The Judicial Yuan (JY) administers Taiwan's court system. It includes a 16-member Council of Grand Justices (COGJ) that interprets the constitution. Grand Justices are appointed by the president, with the consent of the National Assembly, to 9-year terms.
The Examination Yuan (ExY) functions as a civil service commission and includes two ministries: the Ministry of Examination, which recruits officials through competitive examination, and the Ministry of Personnel, which manages the civil service. The President appoints the Examination Yuan's head.
Vice President--Lien Chan
Premier--Vincent Siew (Hsiao Wan-chang)
Vice Premier--Liu Chao-shiuan
In March 2000, Democratic Progressive Party candidate Chen Shui-bian became the first opposition party candidate to win the presidency. His victory resulted in the first-ever transition of the presidential office from one political party to another, validating Taiwan's democratic political system.
This change in the political process is the result of the liberalizing trend that began in the 1980s under President Chiang Ching-kuo. In 1987, he lifted the emergency decree, which had been in place since 1948 and which had granted virtually unlimited powers to the president for use in the anticommunist campaign. This decree provided the basis for nearly four decades of martial law under which individuals and groups expressing dissenting views were dealt with harshly. Expressing views contrary to the authorities' claim to represent all of China or supporting independent legal status for Taiwan was treated as sedition. Lee Teng-hui succeeded Chiang Ching-kuo as president when Chiang died on January 13, 1988. Lee was elected by the National Assembly to a 6-year term in 1990, marking the final time a president was elected by the National Assembly. In 1996, Lee Teng-hui was elected president and Lien Chan vice president in the first direct election by Taiwan's voters.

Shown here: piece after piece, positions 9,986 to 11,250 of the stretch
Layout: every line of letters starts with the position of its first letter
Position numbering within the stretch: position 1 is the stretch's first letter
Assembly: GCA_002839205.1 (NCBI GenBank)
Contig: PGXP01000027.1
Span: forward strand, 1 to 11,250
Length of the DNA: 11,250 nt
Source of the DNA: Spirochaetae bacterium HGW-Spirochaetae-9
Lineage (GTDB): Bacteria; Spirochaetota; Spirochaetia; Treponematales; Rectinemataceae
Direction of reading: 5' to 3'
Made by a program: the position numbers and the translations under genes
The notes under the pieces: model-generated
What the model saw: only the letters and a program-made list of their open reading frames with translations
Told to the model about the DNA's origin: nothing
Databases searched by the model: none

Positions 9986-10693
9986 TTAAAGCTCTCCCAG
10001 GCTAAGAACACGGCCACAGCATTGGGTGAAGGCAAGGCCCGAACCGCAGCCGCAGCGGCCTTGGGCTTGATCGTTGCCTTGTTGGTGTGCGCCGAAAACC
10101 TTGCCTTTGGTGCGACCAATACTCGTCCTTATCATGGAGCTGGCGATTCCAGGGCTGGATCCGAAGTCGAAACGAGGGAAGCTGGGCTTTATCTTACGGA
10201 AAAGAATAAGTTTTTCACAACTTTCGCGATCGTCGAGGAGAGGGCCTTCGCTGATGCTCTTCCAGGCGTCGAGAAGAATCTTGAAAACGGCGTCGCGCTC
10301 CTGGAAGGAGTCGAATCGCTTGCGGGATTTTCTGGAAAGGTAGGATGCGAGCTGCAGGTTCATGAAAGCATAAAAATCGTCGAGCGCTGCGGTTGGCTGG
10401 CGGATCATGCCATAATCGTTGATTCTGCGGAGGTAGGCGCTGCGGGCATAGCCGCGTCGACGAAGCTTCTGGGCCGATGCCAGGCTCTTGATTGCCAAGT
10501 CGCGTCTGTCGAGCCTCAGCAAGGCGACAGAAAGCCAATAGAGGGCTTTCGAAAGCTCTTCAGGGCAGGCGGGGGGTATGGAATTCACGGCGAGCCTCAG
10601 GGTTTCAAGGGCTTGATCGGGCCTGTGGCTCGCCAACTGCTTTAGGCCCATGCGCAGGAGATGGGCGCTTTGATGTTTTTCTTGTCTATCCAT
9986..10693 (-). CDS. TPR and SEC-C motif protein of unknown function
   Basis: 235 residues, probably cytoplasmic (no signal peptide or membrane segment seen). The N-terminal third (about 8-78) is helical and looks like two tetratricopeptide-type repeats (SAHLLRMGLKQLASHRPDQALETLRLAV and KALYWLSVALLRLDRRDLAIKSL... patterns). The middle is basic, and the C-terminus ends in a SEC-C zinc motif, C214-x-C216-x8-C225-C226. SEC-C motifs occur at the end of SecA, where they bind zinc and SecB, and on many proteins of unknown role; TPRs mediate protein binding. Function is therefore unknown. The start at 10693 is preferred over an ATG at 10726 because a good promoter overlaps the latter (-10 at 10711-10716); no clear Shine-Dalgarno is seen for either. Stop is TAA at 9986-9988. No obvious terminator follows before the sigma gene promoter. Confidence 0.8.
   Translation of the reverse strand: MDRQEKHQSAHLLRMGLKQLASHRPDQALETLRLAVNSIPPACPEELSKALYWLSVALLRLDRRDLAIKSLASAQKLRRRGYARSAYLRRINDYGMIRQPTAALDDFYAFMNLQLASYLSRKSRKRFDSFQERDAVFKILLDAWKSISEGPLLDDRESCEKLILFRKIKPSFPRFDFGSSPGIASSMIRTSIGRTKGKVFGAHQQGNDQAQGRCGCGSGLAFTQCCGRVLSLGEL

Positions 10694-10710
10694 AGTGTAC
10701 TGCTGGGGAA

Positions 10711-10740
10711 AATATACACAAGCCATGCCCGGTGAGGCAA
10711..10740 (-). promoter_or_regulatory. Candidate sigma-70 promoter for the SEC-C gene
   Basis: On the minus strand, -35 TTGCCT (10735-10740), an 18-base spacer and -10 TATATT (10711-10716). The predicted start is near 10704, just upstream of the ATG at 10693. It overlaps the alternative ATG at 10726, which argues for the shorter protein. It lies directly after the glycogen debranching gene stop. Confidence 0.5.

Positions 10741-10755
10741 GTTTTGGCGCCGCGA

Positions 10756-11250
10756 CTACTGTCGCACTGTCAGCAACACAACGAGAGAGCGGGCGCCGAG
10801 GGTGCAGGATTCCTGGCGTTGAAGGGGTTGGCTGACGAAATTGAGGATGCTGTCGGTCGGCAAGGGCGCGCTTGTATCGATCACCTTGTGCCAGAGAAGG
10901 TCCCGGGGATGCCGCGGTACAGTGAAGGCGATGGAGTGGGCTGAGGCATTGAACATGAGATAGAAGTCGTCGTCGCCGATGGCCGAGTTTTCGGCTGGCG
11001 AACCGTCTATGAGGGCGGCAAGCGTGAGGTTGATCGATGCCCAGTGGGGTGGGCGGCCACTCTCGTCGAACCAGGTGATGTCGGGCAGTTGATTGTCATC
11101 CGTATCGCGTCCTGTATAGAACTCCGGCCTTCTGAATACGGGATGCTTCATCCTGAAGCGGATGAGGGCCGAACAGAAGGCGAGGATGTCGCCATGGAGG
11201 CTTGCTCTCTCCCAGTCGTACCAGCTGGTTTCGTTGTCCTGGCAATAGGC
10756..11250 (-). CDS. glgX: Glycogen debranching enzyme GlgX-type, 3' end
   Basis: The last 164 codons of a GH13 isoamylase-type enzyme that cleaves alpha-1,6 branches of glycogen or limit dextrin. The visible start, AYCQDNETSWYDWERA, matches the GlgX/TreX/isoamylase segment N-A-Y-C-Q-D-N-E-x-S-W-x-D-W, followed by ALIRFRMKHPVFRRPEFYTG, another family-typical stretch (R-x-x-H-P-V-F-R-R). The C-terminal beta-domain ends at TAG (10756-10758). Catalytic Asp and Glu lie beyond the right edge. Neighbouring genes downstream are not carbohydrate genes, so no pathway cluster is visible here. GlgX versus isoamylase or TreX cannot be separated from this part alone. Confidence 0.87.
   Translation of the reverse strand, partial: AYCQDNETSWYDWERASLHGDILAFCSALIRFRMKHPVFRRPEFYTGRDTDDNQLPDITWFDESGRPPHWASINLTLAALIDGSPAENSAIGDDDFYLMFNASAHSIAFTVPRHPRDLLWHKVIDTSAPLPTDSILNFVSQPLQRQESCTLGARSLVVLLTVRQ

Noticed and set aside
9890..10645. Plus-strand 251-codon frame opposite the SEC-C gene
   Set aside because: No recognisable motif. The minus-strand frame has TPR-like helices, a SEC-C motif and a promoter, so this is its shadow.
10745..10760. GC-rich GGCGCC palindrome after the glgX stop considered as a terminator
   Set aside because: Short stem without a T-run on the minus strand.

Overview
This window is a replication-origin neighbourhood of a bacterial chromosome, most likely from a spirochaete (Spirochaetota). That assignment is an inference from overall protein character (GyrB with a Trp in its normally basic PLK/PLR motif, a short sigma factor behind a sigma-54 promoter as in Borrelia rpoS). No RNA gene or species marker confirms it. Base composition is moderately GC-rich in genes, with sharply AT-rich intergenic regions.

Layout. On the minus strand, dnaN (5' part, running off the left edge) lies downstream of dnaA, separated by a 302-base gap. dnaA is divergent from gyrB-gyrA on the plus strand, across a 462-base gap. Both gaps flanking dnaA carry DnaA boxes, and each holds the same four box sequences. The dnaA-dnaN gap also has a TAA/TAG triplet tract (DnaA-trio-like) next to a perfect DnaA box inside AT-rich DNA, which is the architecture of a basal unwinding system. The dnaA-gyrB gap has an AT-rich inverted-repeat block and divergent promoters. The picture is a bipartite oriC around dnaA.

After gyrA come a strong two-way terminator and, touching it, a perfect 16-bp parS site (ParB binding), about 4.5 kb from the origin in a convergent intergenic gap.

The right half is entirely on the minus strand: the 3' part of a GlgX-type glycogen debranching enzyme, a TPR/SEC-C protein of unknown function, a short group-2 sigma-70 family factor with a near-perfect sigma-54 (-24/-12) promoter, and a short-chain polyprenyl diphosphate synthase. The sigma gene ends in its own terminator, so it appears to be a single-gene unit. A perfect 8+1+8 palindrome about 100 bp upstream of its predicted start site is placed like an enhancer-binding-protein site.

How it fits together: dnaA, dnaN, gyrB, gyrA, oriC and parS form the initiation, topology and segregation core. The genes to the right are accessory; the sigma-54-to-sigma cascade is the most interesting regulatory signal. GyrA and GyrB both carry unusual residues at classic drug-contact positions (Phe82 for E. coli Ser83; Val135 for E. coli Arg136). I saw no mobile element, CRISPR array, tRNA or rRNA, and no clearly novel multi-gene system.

Since ending martial law, Taiwan has taken dramatic steps to improve respect for human rights and create a democratic political system. Most restrictions on the press have ended, restrictions on personal freedoms have been relaxed, and the prohibition against organizing new political parties has been lifted.
Through nearly five decades of hard work and sound economic management, Taiwan has transformed itself from an underdeveloped, agricultural island to an economic power that is a leading producer of high-technology goods. Taiwan is now a creditor economy, holding one of the world's largest foreign exchange reserves of more than $100 billion in 1999. Despite the Asian financial crisis, the economy continues to expand at about 5% per year, with virtually full employment and low inflation. The population also enjoys an annual average income equal to U.S. $13,152 (1999).
In the 1960s, foreign investment in Taiwan helped introduce modern, labor-intensive technology to the island, and Taiwan became a major exporter of labor-intensive products. In the 1980s, focus shifted toward increasingly sophisticated, capital-intensive and technology-intensive products for export and toward developing the service sector. At the same time, the appreciation of the New Taiwan dollar (NT$), rising labor costs, and increasing environmental consciousness in Taiwan caused many labor-intensive industries, such as shoe manufacturing, to move to the Chinese mainland and Southeast Asia.
Taiwan has transformed itself from a recipient of U.S. aid in the 1950s and early 1960s to an aid donor and major foreign investor, especially in Asia. Private Taiwan investment in the P.R.C. is estimated to total more than $30 billion, and Taiwan has invested a comparable amount in Southeast Asia.
The People's Republic of China replaced Taiwan at the United Nations in 1971, and Taiwan's diplomatic position eroded, as many countries changed their official recognition from Taipei to Beijing. In mid-2000, Taiwan had formal diplomatic ties with 29 countries.
At the same time, Taiwan has cultivated informal ties with most countries to offset its diplomatic isolation and to expand its economic relations. A number of nations have set up unofficial organizations to carry out commercial and other relations with Taiwan. Between its official overseas missions and its unofficial representative and/or trade offices, Taiwan is represented in 149 countries. Recently, Taiwan has lobbied strongly for admission into international organizations such as the United Nations. The P.R.C. opposes Taiwan's membership in such organizations, most of which require statehood for membership, because Beijing considers Taiwan to be a province of China, not a separate sovereign state.